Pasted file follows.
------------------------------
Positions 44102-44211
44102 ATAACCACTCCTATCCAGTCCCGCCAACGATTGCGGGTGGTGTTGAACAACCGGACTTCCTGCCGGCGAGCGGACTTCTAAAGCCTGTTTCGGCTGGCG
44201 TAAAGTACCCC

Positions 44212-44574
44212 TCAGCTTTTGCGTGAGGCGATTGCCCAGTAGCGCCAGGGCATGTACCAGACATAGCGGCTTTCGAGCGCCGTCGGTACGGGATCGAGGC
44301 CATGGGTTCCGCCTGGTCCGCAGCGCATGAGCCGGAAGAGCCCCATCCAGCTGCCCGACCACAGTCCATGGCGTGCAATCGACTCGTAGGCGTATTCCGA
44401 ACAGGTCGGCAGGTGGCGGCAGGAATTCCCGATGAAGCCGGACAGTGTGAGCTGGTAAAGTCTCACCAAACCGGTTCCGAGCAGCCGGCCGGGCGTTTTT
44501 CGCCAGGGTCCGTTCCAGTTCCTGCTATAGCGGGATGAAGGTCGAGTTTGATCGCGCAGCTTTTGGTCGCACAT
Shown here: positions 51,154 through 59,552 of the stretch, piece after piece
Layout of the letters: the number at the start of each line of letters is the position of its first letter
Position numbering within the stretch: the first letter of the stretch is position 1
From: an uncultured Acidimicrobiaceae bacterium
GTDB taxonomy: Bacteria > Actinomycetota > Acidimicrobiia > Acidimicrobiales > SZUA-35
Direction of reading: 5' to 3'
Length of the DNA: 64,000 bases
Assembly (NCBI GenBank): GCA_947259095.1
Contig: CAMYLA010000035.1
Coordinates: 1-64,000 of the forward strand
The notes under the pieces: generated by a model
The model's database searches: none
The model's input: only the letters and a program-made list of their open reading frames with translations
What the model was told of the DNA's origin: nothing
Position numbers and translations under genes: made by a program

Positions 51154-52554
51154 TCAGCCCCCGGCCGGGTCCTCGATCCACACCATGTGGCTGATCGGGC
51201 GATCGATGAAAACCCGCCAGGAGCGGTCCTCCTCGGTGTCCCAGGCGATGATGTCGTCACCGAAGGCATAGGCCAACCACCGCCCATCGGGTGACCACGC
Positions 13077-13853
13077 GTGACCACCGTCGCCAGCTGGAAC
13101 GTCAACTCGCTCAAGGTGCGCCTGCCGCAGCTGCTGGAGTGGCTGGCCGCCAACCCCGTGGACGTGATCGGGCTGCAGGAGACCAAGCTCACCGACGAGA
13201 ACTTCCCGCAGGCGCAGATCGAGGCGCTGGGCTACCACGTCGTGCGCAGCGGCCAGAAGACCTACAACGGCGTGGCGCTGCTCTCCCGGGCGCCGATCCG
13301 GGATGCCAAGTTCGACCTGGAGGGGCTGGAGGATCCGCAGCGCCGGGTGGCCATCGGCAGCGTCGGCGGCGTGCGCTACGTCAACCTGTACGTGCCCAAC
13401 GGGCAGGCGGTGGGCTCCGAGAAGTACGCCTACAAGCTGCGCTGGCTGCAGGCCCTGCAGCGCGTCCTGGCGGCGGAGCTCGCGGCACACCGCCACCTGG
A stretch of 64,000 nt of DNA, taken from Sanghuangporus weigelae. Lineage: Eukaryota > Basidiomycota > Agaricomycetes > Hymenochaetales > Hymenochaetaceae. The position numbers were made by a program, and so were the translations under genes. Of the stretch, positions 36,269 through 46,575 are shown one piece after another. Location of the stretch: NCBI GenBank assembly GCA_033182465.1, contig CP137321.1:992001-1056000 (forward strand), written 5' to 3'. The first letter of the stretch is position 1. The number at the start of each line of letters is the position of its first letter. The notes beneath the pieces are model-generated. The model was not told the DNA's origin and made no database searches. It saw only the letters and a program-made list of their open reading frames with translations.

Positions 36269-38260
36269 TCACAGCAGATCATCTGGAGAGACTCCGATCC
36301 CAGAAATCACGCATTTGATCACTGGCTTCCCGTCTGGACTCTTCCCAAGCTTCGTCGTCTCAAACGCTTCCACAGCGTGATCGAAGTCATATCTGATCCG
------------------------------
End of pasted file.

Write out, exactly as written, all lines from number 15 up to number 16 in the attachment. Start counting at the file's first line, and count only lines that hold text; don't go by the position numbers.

Length of the DNA: 64,000 bases
Assembly (NCBI GenBank): GCA_947259095.1